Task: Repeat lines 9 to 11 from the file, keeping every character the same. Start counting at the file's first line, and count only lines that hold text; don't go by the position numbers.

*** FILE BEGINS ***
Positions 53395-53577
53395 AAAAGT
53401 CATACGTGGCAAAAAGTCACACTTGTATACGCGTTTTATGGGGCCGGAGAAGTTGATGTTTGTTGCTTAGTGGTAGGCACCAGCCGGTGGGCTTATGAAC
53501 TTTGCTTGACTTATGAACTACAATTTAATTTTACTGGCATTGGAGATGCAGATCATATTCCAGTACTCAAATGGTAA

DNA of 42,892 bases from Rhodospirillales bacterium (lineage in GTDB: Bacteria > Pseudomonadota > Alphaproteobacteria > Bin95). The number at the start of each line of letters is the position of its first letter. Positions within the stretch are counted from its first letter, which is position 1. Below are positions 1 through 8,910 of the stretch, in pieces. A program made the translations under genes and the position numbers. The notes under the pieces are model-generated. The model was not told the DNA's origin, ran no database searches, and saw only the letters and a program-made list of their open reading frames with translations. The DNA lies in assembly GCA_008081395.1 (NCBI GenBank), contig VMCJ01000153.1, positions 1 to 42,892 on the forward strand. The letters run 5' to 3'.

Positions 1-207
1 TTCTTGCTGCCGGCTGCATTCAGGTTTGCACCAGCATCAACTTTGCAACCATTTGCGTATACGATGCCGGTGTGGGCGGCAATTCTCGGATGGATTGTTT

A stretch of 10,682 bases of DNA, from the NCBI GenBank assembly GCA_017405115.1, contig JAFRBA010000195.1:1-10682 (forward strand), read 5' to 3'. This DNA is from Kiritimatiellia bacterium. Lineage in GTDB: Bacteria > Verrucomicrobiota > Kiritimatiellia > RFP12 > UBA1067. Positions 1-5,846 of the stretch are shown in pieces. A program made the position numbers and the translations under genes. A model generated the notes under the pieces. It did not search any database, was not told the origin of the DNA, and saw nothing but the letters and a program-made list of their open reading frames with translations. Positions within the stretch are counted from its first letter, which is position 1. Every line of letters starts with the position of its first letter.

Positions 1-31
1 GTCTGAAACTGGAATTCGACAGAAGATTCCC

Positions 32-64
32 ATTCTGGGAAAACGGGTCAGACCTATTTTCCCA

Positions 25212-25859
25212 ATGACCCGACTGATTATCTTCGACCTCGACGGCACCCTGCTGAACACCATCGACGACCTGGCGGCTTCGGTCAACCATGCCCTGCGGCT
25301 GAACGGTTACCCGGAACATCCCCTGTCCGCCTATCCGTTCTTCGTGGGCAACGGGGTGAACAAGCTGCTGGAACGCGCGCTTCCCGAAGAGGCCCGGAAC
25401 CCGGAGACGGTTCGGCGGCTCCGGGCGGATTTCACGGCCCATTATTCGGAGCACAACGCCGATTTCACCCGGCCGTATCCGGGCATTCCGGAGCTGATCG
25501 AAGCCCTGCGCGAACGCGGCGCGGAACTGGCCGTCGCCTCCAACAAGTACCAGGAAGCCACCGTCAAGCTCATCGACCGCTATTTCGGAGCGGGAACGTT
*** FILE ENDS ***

Positions 1-31
1 GTCTGAAACTGGAATTCGACAGAAGATTCCC

Positions 32-64